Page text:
Technology has dominated before and valuations to those dominant technology companies (IBM in the 1970s or perhaps Amazon or Apple today) expected perfect implementation and these businesses to scale to monopoly-like profitability. While this may prove relatively long-lasting, it certainly is not permanent, and no business plan is implemented perfectly. Ultimately, physics will win – but when?
In the 1970s, IBM was almost 10% of the value of the S&P 500. After decades of tremendous growth in valuation, the stock essentially flattened and produced little return from then on. In 1999 Microsoft was 6%. Its stock was essentially a flat line for more than 15 years afterward. Today, the S&P 500 is composed of Apple (5%), Google (5%), Amazon (5%), and Facebook (4%). We have seen extraordinary growth and value for each of the securities. Is it different this time? Valuations always get ahead of themselves. Attractive businesses are highly valued by the market. But the market is irrational and ultimately, while no individual can withstand the illiquidity long enough, a patient investor knows that physics will win. The aggressive valuations ultimately returned to earth, and there is a reversion to the mean. Will this happen for the securities? What is sustainable? Where are any of these companies only look at its value over time, how it implements its business plan, capturing cash flow and ultimately determining its future value. These are the important questions to ask – remembering that there is no cure for gravity.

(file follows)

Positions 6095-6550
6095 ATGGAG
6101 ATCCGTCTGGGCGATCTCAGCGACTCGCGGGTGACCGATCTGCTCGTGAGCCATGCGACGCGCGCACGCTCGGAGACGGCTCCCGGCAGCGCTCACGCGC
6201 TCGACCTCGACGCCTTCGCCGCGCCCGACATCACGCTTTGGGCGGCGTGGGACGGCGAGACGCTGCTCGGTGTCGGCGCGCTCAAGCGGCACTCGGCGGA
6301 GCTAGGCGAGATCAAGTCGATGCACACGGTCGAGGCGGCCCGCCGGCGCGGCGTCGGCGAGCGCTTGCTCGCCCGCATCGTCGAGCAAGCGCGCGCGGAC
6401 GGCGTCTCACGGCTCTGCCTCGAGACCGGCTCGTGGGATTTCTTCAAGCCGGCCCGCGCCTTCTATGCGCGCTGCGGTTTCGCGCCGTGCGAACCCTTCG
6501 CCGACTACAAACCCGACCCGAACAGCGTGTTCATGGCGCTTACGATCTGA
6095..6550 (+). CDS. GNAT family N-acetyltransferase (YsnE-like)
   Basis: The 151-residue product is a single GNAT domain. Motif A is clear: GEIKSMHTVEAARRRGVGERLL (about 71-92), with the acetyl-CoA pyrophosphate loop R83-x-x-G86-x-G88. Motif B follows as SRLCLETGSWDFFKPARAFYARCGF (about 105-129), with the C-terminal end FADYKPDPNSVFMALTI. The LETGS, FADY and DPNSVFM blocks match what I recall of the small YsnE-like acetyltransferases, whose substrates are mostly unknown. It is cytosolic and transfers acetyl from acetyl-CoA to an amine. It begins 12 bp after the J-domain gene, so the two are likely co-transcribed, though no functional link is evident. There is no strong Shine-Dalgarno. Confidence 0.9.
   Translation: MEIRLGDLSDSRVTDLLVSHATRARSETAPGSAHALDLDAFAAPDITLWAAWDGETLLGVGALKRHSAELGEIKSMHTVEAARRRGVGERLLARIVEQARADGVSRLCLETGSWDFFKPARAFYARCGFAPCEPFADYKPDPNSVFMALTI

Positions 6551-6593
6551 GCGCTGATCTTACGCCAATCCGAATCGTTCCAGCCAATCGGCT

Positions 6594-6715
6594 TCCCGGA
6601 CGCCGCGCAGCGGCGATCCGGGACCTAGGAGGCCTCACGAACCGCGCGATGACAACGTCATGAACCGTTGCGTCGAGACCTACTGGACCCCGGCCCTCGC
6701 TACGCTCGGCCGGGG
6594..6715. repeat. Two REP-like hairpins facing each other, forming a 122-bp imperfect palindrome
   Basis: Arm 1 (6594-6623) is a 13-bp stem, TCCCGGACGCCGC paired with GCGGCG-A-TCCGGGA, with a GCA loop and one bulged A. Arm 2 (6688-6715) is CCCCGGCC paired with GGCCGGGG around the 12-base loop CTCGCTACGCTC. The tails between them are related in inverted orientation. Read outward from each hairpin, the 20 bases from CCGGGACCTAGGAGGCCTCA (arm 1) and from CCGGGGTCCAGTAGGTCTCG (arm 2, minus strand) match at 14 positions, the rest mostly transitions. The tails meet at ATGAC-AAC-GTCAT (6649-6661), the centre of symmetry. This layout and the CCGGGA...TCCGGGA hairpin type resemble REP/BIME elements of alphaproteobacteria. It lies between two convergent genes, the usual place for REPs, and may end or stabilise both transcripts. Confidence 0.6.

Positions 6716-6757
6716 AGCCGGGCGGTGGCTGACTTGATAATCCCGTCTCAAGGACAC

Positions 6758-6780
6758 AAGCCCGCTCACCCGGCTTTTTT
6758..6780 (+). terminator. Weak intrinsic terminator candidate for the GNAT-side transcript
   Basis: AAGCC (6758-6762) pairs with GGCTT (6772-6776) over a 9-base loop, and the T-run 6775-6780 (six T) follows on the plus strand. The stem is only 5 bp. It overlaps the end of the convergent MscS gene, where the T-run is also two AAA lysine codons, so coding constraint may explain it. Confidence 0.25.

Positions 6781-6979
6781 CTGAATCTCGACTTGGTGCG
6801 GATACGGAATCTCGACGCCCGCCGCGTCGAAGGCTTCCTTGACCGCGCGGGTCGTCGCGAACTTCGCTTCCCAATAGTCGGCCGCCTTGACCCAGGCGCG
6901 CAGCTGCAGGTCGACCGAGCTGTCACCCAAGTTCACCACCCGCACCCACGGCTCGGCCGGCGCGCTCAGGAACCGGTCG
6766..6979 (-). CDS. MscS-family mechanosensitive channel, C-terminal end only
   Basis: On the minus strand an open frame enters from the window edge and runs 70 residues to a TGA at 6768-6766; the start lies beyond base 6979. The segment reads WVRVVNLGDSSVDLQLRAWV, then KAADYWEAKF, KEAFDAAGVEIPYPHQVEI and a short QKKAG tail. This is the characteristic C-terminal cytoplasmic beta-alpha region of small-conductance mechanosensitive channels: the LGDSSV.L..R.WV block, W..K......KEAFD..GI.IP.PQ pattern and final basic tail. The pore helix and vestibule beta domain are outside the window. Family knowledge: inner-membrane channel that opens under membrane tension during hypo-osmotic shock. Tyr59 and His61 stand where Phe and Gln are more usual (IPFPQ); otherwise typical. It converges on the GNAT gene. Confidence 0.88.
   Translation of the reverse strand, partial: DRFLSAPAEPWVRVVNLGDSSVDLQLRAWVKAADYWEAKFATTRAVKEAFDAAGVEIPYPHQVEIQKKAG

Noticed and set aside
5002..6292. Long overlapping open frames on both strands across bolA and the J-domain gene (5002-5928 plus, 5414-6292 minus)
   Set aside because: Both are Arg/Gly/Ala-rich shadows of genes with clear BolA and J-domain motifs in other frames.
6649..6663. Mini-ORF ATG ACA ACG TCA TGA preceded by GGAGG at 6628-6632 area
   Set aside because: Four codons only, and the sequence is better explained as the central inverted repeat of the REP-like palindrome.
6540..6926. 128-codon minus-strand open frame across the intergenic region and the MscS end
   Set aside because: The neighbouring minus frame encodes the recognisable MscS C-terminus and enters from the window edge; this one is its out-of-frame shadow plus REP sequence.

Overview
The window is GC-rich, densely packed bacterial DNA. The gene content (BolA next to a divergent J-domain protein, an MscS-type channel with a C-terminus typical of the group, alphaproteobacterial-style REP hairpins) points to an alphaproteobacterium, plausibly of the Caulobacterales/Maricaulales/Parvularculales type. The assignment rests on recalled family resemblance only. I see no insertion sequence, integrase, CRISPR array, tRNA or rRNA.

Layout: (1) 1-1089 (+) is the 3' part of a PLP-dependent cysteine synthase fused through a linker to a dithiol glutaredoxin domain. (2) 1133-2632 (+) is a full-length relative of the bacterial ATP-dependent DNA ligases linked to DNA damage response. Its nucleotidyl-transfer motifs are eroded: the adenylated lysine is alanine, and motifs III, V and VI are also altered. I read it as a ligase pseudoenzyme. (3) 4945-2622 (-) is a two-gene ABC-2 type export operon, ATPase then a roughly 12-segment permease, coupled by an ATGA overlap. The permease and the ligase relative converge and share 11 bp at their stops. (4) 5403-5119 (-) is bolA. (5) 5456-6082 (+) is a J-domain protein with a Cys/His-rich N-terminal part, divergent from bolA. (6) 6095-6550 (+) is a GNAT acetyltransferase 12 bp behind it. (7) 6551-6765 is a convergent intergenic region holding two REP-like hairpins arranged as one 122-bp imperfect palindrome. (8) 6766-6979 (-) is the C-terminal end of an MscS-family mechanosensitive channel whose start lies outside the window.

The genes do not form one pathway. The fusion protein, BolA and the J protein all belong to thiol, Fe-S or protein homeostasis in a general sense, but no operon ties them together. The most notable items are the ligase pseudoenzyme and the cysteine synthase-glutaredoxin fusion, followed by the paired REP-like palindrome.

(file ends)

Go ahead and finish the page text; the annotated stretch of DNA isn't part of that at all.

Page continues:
Valuation – what would you need to NOT be able to have it?
High valuations can be sustained so long as the business delivers more value than the relative cost. One way to think about value is not so much what something costs today relative to what you think it may be worth, but rather, what would someone have to pay you to do without that investment?
Let me illustrate this point with a simple example I have borrowed from Steven Pinker. Think about the value of refrigeration to any household. The average cost of a refrigerator in the United States is about $500. But refrigeration delivers extraordinary value, the ability to store food, the savings from efficient shopping, access to foods that can be preserved, etc. What would someone have to pay a household for that household to give up its refrigerator? It certainly would need to be much more than $500 because the refrigerator delivers so much more than $500 value, even though it costs about $500. This is an example of an excellent investment – the present value of a refrigerator is much higher than the current cost. We might need to be paid many thousands of dollars or more to go without this convenience. I think this is an excellent way to think about the value of an investment.